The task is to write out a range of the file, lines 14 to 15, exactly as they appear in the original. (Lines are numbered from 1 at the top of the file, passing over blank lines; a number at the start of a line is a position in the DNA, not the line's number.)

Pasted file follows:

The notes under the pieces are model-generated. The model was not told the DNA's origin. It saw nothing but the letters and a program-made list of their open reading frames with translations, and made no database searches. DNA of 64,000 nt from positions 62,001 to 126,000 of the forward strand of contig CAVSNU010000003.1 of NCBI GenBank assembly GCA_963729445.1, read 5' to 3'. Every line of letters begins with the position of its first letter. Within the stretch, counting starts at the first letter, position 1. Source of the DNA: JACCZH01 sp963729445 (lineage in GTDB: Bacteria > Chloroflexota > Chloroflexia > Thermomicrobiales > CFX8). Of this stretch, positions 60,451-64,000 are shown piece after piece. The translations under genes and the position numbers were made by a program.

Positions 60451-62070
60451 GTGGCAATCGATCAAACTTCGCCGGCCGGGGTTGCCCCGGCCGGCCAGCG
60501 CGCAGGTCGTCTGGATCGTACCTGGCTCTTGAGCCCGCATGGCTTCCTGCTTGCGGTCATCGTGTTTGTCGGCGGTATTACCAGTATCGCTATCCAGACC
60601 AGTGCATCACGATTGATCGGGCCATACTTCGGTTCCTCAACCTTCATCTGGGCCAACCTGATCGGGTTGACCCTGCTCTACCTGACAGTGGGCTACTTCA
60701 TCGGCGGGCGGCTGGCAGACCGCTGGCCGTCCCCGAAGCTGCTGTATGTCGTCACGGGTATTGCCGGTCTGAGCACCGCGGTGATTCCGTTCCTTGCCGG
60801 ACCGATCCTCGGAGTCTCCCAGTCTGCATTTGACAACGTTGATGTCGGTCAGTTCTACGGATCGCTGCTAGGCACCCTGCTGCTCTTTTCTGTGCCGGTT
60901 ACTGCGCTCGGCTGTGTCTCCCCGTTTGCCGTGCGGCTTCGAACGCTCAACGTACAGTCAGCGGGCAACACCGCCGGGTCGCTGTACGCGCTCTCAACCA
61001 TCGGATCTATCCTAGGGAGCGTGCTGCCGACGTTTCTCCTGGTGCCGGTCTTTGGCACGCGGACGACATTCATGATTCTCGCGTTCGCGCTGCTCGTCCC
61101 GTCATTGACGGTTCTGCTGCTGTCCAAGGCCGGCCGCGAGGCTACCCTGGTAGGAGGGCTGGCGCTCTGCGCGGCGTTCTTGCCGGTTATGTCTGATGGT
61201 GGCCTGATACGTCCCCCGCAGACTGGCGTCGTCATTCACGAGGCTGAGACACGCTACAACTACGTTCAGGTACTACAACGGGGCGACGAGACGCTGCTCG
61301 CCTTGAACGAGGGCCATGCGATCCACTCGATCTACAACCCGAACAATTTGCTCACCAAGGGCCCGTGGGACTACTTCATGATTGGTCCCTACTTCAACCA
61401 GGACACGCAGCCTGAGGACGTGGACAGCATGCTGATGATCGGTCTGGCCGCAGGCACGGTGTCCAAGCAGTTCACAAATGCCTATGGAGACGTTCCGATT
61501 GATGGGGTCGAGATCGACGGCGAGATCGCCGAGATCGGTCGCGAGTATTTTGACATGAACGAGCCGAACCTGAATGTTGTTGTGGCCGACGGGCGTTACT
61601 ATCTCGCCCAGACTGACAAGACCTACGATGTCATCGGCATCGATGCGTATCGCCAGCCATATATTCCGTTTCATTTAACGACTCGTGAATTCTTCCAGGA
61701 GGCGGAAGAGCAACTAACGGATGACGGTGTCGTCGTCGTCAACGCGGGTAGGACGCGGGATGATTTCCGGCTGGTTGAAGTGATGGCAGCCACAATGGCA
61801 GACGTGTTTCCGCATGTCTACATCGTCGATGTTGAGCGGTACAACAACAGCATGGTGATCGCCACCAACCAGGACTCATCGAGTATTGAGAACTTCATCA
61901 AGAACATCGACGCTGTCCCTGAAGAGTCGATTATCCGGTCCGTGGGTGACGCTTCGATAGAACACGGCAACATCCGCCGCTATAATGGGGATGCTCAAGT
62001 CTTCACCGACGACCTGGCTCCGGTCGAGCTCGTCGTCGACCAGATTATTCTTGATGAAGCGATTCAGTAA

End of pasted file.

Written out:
61501 GATGGGGTCGAGATCGACGGCGAGATCGCCGAGATCGGTCGCGAGTATTTTGACATGAACGAGCCGAACCTGAATGTTGTTGTGGCCGACGGGCGTTACT
61601 ATCTCGCCCAGACTGACAAGACCTACGATGTCATCGGCATCGATGCGTATCGCCAGCCATATATTCCGTTTCATTTAACGACTCGTGAATTCTTCCAGGA